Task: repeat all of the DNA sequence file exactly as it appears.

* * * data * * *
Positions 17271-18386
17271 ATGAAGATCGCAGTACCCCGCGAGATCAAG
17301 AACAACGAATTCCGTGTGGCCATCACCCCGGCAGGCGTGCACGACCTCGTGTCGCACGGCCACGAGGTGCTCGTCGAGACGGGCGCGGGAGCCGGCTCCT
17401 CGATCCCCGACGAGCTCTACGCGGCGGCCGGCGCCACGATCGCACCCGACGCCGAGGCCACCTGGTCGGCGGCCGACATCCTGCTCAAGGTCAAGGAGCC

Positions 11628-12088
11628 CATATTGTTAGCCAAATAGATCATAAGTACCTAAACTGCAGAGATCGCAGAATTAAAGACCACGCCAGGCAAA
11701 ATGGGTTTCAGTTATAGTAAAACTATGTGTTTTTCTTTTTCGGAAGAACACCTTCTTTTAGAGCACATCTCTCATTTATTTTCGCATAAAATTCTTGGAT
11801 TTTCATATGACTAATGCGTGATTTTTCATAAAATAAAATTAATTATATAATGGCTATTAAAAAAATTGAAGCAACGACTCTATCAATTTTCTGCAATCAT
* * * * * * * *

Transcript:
Positions 17271-18386
17271 ATGAAGATCGCAGTACCCCGCGAGATCAAG
17301 AACAACGAATTCCGTGTGGCCATCACCCCGGCAGGCGTGCACGACCTCGTGTCGCACGGCCACGAGGTGCTCGTCGAGACGGGCGCGGGAGCCGGCTCCT
17401 CGATCCCCGACGAGCTCTACGCGGCGGCCGGCGCCACGATCGCACCCGACGCCGAGGCCACCTGGTCGGCGGCCGACATCCTGCTCAAGGTCAAGGAGCC

Positions 11628-12088
11628 CATATTGTTAGCCAAATAGATCATAAGTACCTAAACTGCAGAGATCGCAGAATTAAAGACCACGCCAGGCAAA
11701 ATGGGTTTCAGTTATAGTAAAACTATGTGTTTTTCTTTTTCGGAAGAACACCTTCTTTTAGAGCACATCTCTCATTTATTTTCGCATAAAATTCTTGGAT
11801 TTTCATATGACTAATGCGTGATTTTTCATAAAATAAAATTAATTATATAATGGCTATTAAAAAAATTGAAGCAACGACTCTATCAATTTTCTGCAATCAT